At the crossroads
Hello, friends. I hope that you all enjoyed your Christmas, New Years, and other celebrations. And flatter myself that this hiatus has left you aching with longing for my prose.
Now that we’re back together, I’d like to have a little chat with all of you.
For the past nine months, I have been writing about what I see as a different, somewhat rebellious view of parenting: parenting well enough. It started as a reaction to my observation that parents—especially mothers—are being crushed by a staggering and growing load of requirements our mothers did without:
- Wearing one’s baby – not only for convenience but to prevent “attachment disorder;”
- Introducing academic enrichment from birth or even before;
- Staying home – always an option, once the only option, once again the most virtuous option for our sweet babies;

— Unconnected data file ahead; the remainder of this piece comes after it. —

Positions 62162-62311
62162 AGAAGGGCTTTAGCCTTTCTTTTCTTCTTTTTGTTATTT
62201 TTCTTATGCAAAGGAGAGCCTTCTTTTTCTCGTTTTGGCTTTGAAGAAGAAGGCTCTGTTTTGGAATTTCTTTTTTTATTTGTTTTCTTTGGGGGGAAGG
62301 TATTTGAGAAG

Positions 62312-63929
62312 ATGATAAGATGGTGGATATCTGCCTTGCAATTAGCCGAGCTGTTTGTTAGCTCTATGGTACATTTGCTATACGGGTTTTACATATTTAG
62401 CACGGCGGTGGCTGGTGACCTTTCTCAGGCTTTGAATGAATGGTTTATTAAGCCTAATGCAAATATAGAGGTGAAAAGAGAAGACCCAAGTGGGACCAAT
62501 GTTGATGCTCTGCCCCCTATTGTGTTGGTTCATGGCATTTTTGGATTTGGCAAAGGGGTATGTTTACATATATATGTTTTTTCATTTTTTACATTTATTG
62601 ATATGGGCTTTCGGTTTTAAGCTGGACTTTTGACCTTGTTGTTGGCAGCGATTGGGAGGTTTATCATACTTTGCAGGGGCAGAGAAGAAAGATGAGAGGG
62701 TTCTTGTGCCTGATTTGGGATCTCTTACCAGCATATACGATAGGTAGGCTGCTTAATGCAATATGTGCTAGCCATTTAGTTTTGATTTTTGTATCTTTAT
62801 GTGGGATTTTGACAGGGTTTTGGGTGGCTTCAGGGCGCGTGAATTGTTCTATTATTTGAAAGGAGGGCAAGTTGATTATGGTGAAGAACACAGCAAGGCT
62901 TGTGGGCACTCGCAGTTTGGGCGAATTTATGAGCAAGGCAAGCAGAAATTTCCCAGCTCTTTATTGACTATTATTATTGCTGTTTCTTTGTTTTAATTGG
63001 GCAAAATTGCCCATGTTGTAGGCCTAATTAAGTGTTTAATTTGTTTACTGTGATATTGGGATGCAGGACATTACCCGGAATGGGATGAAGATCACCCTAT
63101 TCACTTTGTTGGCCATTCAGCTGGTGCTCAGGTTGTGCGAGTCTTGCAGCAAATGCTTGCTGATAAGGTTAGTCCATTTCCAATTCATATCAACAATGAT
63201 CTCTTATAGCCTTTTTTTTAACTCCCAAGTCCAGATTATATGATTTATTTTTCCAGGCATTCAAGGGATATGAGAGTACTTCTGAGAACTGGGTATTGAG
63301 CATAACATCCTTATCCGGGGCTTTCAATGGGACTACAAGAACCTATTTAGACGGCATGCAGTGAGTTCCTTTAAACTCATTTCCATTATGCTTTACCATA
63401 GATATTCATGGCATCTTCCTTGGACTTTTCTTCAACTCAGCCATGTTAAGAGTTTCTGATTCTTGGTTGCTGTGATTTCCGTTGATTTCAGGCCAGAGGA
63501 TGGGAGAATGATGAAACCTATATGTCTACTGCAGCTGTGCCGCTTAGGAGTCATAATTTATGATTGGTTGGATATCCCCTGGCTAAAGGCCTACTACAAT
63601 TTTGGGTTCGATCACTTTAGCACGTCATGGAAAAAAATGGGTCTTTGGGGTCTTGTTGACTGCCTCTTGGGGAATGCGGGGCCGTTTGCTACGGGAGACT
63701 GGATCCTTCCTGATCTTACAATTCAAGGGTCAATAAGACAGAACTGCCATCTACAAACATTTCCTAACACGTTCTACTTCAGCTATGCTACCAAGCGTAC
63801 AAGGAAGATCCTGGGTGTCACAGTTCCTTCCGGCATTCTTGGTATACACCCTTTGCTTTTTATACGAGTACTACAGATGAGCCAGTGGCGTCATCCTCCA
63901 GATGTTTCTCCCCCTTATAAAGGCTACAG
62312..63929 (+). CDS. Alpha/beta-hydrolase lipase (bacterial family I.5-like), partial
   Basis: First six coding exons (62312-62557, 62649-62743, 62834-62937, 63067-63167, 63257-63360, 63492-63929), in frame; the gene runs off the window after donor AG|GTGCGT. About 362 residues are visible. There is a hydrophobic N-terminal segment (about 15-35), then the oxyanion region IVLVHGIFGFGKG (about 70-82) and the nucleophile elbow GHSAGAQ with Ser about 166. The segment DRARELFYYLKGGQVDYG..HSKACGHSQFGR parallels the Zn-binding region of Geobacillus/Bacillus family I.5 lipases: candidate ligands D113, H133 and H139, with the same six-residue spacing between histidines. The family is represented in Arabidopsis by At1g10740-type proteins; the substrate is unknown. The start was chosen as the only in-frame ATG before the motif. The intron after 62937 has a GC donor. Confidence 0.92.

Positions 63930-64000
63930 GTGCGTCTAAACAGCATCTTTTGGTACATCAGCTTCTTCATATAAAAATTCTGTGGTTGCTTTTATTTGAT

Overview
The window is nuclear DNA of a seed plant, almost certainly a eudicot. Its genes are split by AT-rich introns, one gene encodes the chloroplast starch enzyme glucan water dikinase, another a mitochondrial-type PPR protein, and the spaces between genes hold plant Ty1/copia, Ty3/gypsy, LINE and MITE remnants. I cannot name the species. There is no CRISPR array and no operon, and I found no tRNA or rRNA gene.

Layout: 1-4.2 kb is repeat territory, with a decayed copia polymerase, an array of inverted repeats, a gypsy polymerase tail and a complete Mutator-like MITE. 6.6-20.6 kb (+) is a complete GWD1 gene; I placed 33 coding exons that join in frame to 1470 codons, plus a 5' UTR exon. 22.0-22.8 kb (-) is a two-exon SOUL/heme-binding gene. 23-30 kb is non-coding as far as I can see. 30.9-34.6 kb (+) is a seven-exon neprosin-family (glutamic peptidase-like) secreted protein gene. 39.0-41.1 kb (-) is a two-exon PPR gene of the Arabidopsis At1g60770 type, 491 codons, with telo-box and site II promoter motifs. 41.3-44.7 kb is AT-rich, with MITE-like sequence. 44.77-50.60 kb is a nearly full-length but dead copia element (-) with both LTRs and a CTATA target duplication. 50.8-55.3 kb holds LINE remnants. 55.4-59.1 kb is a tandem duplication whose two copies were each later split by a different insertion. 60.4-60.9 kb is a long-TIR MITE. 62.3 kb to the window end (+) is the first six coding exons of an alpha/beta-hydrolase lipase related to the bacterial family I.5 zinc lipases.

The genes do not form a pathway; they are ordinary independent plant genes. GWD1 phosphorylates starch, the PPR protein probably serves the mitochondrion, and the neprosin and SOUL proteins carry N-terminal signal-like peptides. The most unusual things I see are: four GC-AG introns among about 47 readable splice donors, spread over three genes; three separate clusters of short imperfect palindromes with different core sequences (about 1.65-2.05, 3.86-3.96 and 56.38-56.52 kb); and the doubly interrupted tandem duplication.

- Making herculean efforts to continue breastfeeding no matter how difficult and time-consuming it becomes;
- Loving every freaking minute of it more than anything else we have ever done, as any sane, well-adjusted woman should;
- Understanding that motherhood is the greatest blessing of all—and the most important job;
- Loving our children more than our spouses—a biological imperative from which only deviants deviate.
We are a generation of women whose mothers smoked and drank coffee with their friends while we played under the coffee table—usually replicating their own upbringing. They ironed while we tried to decode “All My Children” from under the ironing board. And thenwe figured out what mothering really is. It is not only intense and relentless—it demands more emotional and intellectual loyalty than any other job, including marriage. It is not what we received.
Somehow, we children of such uneducated parenting became much smarter than they were. Somehow, our superior judgment emerged without Gymboree, but our children’s futures depended upon a reinvented, institution—motherhood on steroids.